More bums in beds

Well at least this mess is good for business at Trump’s hotel in Manhattan.

The general manager of the Trump International Hotel in Manhattan had a rare bit of good news to report to investors this spring: After two years of decline, revenue from room rentals went up 13 percent in the first three months of 2018.

What caused the uptick at President Trump’s flagship hotel in New York? One major factor: “a last-minute visit to New York by the Crown Prince of Saudi Arabia,” wrote general manager Prince A. Sanders in a May 15 letter, which was obtained by The Washington Post.

The royals didn’t stay at Trump’s hotel because well, frankly, it’s crap, isn’t it, but they sent a crowd of underlings there.

The previously unreported letter — describing a five-day stay in March that was enough to boost the hotel’s revenue for the entire quarter — shows how little is known about the business that the president’s company does with foreign officials.

Such transactions have fueled criticism that Trump is reaping revenue from foreign governments, even as he controls U.S. foreign policy toward those countries.

Let’s put that less evasively, shall we? Such transactions demonstrate that Trump is indeed using the presidency to make money, in other words that he is acting corruptly.

Last week, a federal judge in Maryland gave the go-ahead to a lawsuit alleging that by accepting government business at his properties, Trump is violating the Constitution’s “emoluments clauses” — dusty 18th-century measures meant to prevent presidents from putting their private bank accounts ahead of the public interest.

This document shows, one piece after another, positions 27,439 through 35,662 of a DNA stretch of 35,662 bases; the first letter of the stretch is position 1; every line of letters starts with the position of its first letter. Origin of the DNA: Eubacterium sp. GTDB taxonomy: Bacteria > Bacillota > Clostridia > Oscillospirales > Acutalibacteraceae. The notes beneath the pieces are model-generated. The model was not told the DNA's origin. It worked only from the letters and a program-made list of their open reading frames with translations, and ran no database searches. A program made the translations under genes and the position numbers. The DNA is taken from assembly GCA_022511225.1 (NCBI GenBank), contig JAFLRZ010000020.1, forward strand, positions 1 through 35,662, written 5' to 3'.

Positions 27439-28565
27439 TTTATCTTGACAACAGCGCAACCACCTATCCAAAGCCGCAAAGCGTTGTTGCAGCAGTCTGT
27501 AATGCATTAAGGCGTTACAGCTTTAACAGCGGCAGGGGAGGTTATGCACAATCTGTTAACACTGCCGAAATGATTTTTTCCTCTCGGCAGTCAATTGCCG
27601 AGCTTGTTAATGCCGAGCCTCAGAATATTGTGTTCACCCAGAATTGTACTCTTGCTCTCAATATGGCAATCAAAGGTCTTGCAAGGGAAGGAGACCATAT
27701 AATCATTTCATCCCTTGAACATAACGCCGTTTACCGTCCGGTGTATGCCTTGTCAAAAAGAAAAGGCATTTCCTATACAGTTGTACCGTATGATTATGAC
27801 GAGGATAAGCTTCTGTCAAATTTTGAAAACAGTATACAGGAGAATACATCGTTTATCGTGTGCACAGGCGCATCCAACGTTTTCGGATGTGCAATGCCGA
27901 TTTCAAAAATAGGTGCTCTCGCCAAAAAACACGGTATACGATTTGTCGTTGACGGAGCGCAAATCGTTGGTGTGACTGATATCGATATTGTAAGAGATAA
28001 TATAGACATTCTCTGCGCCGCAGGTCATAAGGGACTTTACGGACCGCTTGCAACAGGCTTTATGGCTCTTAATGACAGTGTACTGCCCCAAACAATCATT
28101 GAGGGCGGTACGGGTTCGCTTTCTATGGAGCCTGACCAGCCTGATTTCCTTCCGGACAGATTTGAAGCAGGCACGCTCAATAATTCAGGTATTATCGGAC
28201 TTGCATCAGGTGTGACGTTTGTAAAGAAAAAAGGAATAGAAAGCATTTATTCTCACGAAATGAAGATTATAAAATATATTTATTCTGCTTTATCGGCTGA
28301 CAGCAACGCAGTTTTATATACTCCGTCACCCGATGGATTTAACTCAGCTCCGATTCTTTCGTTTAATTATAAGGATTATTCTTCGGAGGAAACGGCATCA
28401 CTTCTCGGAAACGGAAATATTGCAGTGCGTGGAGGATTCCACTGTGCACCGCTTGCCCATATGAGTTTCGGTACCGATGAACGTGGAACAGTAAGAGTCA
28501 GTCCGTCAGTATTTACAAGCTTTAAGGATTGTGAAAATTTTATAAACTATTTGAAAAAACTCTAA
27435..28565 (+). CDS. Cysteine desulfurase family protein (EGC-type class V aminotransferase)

If it stands, the ruling could force the company to provide new details about its relationships with foreign governments, states and even federal agencies.

Why hasn’t it come up before? I’m guessing it’s because most presidents are content to wait until after they leave office to start raking it in, because they actually don’t want to tarnish their reputations by selling Presidential Hotel Stays right alongside the more serious work they’re supposed to be doing.

On Friday, after this story was published online, New York Attorney General Barbara Underwood announced that she was already conducting a separate investigation asking if Trump had violated the emoluments clause at his businesses in New York.

Georgetown University law professor John Mikhail, who has been studying the emoluments clauses, said these inquiries together could shatter the veil of privacy that Trump’s company has maintained — even while its owner is in the White House.

“He has very constantly refused to conform to well-established norms about conflict of interest and corruption and the appearance of corruption,” Mikhail said. “At some point in time, he may be told by a court: ‘You lose. You have to comply.’”

Here’s hoping.

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